“My general overview of this situation is that, given the passion seen in regard to gay and lesbian rights, it’s not too surprising that we might see fringe elements try to help push the momentum forward on this issue.”

We’ve contacted EA locally about this situation, and will update this story when we get official comment.


  • Something doesn’t sit right with me on this. I doubt EA would go to the effort to Spam a petition for a game that’s already released. Sure they have had bad press, but this isn’t the way you’d combat it.

    It could just be the work of a zealous pro-gay gaming group.

  • or a zealous anti gay one, sheesh. Any idiot knows how bad it would look for allout. It’s an attack on allout, not EA.

    • Not sure how it looks bad for Allout. They’ve taken action to prevent it from happening further and been public with their actions.

  • I had to read this like four times. W T F? The explanation as to why EA might be behind this was soooooo weak. They could have just released a Press Release regarding the site and it would have been picked up by most outlets. There’s an obvious story in competing petitions demanding something from a publisher.

    I don’t like EA for a lot of reasons, but surely in this case they were above suspicion.

    • Yeah – but the big difference here is that a spam bot attack would actually be a crime. Last time I checked, paying people for a fake protest was stupid, but still legal.

        • Because it makes petitions completely worthless. It pushes agendas with false information as to how many people support it?
          Ever see that Simpsons episode where Bob rigs the election with false votes? Its like that

          • Except one is an election and the other is some random petition which has innate legal protections.

            Though they could obviously have a ToS which in the US could carry some weight (maybe)…but they probably didn’t 😛

            Spamming random polls/petitions is unlikely to be illegal, immoral sure, illegal, I doubt it.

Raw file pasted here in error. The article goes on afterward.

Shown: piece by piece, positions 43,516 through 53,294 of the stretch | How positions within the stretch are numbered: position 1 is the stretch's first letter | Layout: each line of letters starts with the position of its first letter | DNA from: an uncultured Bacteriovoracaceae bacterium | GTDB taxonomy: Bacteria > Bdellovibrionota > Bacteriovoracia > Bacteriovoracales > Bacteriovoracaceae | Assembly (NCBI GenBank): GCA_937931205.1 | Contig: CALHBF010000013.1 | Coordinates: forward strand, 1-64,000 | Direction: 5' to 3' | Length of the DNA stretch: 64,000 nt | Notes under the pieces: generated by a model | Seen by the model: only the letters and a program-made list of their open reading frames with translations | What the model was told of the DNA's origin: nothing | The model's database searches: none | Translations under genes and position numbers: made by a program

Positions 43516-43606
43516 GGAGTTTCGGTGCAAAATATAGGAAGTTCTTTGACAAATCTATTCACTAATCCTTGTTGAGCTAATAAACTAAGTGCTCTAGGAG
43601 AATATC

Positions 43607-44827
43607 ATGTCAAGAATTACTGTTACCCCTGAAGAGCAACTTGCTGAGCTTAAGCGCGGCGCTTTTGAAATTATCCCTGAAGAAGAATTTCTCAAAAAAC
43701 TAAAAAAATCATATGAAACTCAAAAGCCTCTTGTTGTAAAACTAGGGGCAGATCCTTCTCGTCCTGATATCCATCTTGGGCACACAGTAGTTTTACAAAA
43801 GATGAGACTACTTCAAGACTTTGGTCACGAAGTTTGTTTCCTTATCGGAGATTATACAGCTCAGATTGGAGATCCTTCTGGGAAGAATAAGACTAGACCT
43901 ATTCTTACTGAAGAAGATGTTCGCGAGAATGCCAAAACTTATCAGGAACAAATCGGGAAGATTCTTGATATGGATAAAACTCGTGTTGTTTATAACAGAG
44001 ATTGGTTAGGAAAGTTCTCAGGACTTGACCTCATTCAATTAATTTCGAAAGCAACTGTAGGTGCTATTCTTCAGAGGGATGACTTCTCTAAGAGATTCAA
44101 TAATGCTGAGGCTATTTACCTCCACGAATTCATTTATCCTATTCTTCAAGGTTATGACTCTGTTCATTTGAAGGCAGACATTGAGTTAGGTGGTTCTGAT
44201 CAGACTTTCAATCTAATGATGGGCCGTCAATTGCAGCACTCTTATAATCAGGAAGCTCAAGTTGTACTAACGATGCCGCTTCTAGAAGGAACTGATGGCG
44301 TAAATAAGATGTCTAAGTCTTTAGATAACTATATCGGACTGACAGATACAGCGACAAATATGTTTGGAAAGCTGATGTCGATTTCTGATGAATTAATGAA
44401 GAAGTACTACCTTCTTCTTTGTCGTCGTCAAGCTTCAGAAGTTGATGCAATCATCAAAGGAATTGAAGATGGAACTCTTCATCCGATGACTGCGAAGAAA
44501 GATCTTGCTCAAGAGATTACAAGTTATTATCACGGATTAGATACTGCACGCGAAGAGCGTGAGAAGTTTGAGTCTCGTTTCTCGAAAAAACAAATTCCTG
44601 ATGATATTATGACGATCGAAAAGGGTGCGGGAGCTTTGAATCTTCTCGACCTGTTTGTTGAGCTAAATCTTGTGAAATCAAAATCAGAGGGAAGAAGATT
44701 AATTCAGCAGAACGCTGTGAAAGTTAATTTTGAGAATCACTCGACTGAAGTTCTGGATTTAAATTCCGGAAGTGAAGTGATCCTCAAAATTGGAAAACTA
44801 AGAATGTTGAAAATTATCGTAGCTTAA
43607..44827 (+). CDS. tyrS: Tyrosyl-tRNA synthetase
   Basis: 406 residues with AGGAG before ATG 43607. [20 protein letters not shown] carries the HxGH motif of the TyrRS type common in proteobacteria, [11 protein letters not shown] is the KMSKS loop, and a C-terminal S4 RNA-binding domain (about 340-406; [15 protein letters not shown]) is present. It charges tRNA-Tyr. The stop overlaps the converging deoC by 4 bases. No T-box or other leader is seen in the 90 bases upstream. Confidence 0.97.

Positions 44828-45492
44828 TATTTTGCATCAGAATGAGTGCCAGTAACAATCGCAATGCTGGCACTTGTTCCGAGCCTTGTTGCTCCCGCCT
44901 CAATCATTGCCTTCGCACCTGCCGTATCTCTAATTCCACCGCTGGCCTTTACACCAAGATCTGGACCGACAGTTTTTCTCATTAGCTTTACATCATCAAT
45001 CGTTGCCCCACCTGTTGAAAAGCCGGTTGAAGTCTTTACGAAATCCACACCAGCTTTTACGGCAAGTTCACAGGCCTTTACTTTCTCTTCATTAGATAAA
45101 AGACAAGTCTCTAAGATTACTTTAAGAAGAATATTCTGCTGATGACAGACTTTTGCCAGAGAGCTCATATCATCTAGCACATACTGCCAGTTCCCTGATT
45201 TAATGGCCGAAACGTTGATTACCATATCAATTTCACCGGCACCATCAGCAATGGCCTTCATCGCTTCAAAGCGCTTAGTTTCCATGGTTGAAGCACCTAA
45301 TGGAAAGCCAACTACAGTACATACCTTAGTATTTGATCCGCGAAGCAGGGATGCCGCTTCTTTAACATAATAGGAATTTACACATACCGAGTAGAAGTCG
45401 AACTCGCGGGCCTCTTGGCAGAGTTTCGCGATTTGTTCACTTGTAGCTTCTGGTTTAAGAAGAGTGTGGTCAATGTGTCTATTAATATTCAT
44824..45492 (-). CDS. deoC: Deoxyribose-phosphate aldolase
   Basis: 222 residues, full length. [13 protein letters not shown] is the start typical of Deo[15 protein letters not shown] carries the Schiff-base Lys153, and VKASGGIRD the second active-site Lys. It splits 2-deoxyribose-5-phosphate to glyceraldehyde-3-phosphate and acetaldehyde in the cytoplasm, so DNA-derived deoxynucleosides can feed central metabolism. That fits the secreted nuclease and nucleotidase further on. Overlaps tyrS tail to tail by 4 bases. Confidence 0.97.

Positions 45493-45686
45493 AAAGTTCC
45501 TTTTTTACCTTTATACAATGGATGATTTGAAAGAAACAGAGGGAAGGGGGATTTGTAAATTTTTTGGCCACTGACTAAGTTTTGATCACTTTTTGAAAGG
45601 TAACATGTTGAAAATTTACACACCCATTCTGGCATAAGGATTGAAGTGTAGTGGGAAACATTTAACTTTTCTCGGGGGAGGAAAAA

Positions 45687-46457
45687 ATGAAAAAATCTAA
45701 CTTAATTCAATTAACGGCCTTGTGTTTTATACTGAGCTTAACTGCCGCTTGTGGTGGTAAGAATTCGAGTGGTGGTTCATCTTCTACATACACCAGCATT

• It’s entirely possible to praise Bioware for inclusivity and to crucify EA for it’s bad business practices.

    *At the same time*.

    • Sure maybe back in the old days when the world still had colours, now its all just black & white…

      Wait, wasn’t that the plot to wizball?

  • This makes totally no sence. Anyone who has a history with EA knows it will take a lot more to change public opinion about EA than a bunch of signatures from one group. I think there is a group working in the shadows.

  • I’d be willing to believe that EA are doing the misdirection thing.

    It’s just from where I’ve been sitting, I’ve seen a LOT more hate about EA/Bioware’s practices than I have for them including gays. I think the only objections I’ve seen to the gay inclusion has been in articles here on Kotaku, and most of those articles have been EA saying “NO, WE WON’T TAKE OUT HOMOSEXUALS IN OUR GAMES” in response to a challenge I haven’t seen.

    Not to say people aren’t objecting, because America would definitely have a whole bunch of aggravatingly conservative idiots who object to how other people live their lives when it has no effect on them whatsoever. Even though they’re the same country whose states are slowly but finally allowing legal gay marriage, which is great.

    What a country!

  • Why is there so much of a fuss regarding EA including GLBT relationships in games?
    Not to mention SW:TOR has already been released.
    Looks like EA is trying to shift the spotlight surrounding them.

  • why dont they just keep sexuality out of star wars? they do not need it in EVERY SINGLE thing they put out. the relationship is one of the worst concepts ever implemented into video games. dumb. *all out* dumb 😉 suckas.